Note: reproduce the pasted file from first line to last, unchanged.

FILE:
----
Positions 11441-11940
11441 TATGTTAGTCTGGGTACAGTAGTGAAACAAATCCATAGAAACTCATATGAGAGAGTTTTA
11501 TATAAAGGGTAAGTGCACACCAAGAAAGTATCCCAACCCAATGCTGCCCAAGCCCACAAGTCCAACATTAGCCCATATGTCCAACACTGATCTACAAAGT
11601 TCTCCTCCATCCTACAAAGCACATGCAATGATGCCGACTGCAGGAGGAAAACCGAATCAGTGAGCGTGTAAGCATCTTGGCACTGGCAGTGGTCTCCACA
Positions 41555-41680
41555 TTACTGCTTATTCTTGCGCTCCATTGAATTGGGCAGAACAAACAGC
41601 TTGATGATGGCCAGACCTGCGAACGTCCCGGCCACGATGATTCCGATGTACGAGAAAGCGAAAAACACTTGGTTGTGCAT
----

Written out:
Positions 11441-11940
11441 TATGTTAGTCTGGGTACAGTAGTGAAACAAATCCATAGAAACTCATATGAGAGAGTTTTA
11501 TATAAAGGGTAAGTGCACACCAAGAAAGTATCCCAACCCAATGCTGCCCAAGCCCACAAGTCCAACATTAGCCCATATGTCCAACACTGATCTACAAAGT
11601 TCTCCTCCATCCTACAAAGCACATGCAATGATGCCGACTGCAGGAGGAAAACCGAATCAGTGAGCGTGTAAGCATCTTGGCACTGGCAGTGGTCTCCACA
Positions 41555-41680
41555 TTACTGCTTATTCTTGCGCTCCATTGAATTGGGCAGAACAAACAGC
41601 TTGATGATGGCCAGACCTGCGAACGTCCCGGCCACGATGATTCCGATGTACGAGAAAGCGAAAAACACTTGGTTGTGCAT